The crucial ingredient of teamwork, mutual motivation and support between a referee and his assistants was a vital component in successful performances, with the UEFA newcomers asked to always bear in mind that a referee is not in a position to deal with a match alone. Talent, Collina said, may win games, but teamwork was central to winning championships.

"You must be self-confident and trust in yourself," Collina said in concluding his presentation to the new European referees. "Congratulations on coming this far – you have dreams of being a top referee ... and UEFA is here to try and help you achieve that dream."

source: UEFA.com

UEFA Referee Observers for Champions League Round of 16.

17 February 2015, 20:45 CET (Paris)
Paris SG - Chelsea FC
UEFA Referee Observer: Bo Karlsson (SWE)
UEFA Delegate: Martin Sturkenboom (NED)

17 February 2015, 20:45 CET (Lviv)
Shakhtar Donetsk - FC Bayern München
UEFA Referee Observer: Paul Allaerts (BEL)
UEFA Delegate: Adonis Procopiou (CYP)

18 February 2015, 20:45 CET (Gelsenkirchen)
FC Schalke 04 - Real Madrid
UEFA Referee Observer: Jaap Uilenberg (NED)
UEFA Delegate: Metin Kazancioglu (TUR)

18 February 2015, 20:45 CET (Basel)
FC Basel - FC Porto
UEFA Referee Observer: Marc Batta (FRA)
UEFA Delegate: Scott Struthers (SCO)


  1. Wow. Now that is an extreme punishment...

    1. Anonymous4/2/15 19:07

      6 months!!!! That is crazy, however his performance was unacceptable...

    2. Unacceptable performance? Yes. Warranted demotion? Possibly. Justifies a six-month suspension? Absolutely not.

    3. 6 months is too much??? guys, it was disgrace. he knew what was he doing and the thing was to get home team trough. it is called corruption and for me that is for live ban. I know you will argue that they haven't proved it but every referee must see it. that's nothing with "poor performance".

    4. @dubhe You have no evidence that this referee is corrupt or his decisions were a result of him being bribed or they were simply poor decisions. Do you kill a man because you THINK he might've killed someone. No you have a trial and you bring evidence and you think logically. So don't claim to know things for certain when you can't prove them, no one will or should take you seriously.

    5. first of all, ban a referee is not killing and i don't support any eye for eye. he can still find decent job appart from refereeing ;-)
      for me the clearest evidence is the added time of extra time. i think that it is hard to blow the end of the match earlier 'by mistake'. laws of the game state that signaled added time should never be reduced. however, the referee stopped the game when tunisia had control of the ball and tried to attack. even if we omit those 7 seconds, was it a coincidence that a equiguinean player apparently advised the referee to finish the game and he did it in few seconds? why did he added only 2 minutes if at least 4 if not 5 minutes were wasted in the second half of the added time? why didn't he add the time which was wasted due to the scuffle in the added time? of those signaled 2 minutes only 30 seconds were played. also no added time was signaled in the first half of the extra time even though there was time wasted. it's true that almost 50 seconds were player over the time but in the "safe" part of the field. when tunisian players complained about waste-timing seechurn always pointed to his watch. what was he thinking? ironically showing that "you don't have enough time to equalize :-P" or "don't worry, i won't add that time anyway"? if he was telling them he will add the added time then he was lying and i fully understand the frustration of players. what reason would a honest and impartial referee have not to add the time?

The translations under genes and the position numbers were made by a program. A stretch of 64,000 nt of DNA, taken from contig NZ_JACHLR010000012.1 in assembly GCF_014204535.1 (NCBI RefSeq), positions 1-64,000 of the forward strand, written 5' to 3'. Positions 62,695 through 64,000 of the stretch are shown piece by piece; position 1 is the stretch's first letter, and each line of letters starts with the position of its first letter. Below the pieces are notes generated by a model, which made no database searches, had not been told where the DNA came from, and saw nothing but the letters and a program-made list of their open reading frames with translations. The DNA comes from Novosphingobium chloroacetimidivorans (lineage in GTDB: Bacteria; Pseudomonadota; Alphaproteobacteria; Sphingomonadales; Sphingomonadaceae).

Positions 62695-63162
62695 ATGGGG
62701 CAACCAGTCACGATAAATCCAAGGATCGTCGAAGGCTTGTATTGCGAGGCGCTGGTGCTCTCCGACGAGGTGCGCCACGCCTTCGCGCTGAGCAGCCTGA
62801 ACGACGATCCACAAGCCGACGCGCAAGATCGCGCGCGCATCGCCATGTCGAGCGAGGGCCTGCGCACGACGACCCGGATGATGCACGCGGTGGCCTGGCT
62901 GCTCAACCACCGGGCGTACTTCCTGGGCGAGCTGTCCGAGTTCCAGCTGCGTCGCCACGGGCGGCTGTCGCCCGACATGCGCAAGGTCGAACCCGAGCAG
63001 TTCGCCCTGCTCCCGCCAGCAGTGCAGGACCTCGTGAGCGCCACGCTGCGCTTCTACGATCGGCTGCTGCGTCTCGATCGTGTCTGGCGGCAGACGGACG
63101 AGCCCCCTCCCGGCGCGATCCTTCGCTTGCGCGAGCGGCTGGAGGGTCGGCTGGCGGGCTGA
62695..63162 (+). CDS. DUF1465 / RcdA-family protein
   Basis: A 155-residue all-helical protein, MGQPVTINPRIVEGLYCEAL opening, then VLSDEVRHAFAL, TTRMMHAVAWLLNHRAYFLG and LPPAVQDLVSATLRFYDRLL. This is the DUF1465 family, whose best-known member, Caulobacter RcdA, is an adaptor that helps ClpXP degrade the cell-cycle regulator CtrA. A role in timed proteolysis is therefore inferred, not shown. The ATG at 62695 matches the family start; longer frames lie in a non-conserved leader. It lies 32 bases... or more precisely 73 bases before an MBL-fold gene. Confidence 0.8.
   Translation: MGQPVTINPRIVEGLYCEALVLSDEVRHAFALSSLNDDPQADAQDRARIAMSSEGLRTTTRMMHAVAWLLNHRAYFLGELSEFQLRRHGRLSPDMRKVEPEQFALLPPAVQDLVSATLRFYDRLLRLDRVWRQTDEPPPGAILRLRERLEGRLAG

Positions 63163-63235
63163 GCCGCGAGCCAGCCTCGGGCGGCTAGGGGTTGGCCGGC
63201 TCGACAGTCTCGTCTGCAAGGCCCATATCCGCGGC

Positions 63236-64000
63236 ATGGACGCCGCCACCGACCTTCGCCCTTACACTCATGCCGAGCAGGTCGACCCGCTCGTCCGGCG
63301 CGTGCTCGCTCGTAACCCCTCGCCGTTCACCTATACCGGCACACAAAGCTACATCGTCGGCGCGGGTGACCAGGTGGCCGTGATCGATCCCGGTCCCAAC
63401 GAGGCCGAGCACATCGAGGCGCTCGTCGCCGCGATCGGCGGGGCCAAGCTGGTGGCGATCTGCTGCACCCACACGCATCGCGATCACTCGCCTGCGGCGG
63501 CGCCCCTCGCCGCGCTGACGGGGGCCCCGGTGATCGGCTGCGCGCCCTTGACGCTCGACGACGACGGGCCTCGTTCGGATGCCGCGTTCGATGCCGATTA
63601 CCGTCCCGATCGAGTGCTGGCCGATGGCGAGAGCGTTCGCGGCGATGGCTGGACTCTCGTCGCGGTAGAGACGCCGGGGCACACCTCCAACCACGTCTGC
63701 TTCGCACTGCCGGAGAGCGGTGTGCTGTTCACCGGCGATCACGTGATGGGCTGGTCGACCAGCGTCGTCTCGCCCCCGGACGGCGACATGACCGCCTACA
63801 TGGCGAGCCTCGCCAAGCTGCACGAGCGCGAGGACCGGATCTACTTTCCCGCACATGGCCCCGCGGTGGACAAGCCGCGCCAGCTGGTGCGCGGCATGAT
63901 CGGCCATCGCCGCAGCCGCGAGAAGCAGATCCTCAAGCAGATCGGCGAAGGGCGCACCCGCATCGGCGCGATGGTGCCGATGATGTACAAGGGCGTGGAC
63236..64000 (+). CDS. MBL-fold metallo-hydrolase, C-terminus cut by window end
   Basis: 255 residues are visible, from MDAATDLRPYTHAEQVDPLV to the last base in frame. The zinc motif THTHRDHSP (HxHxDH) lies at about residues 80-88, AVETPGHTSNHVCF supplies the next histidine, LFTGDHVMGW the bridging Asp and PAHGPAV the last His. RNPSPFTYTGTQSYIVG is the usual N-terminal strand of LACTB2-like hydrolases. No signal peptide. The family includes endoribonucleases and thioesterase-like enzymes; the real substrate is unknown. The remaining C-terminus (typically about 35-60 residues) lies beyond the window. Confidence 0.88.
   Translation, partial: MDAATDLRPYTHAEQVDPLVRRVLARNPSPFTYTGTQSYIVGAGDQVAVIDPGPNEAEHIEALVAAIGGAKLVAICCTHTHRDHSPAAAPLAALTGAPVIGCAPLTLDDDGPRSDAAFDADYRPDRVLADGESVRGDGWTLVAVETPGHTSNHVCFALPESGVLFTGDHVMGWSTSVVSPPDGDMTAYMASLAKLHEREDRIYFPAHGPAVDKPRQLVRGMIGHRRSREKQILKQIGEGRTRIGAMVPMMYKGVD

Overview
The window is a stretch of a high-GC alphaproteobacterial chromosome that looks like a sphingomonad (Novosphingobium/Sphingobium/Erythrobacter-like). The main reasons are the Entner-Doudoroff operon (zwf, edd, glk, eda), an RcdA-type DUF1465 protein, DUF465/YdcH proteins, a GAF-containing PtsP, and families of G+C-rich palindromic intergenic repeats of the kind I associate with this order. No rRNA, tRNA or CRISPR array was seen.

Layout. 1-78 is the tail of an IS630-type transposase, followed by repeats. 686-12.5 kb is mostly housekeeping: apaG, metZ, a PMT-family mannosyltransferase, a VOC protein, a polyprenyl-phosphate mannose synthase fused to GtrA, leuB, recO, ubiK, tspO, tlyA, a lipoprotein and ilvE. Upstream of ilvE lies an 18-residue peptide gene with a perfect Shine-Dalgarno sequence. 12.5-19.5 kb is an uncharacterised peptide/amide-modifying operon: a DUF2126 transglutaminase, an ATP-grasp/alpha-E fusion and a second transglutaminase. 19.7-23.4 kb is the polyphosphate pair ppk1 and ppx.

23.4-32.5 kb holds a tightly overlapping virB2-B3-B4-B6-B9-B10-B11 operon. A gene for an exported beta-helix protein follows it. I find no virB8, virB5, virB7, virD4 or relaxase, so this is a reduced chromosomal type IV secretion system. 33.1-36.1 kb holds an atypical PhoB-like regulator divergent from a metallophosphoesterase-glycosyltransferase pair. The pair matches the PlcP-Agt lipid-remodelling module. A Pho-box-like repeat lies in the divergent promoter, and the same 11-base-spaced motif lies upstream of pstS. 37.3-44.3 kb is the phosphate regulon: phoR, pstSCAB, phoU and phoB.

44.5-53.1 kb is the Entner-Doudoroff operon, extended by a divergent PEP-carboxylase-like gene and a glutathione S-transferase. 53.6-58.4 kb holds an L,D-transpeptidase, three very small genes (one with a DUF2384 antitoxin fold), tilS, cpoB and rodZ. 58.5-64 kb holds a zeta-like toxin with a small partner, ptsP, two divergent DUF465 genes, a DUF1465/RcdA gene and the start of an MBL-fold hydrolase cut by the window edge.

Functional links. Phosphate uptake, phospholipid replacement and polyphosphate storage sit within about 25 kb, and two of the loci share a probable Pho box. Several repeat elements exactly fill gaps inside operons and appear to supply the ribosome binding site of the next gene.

another fact: 7 offsides to 0. coincidence? maybe. however, some of the calls were doubtfull to me. in my view, AR2 was quite active in signaling fouls.. always in favour of the home team.
      similar challanges called differently in different parts of the field. fouls in favour of tunisia mostly in their own half (one that was on the half of home team was moved 2-3 meters away from the goal of home team).
      here is the whole match:
      I know there's no proof of corruption but I like Africa and African football. Nonetheless, it will never progress if they don't get rid of the old practises. That's why I don't support the view that six months is too much. For me it is still too little.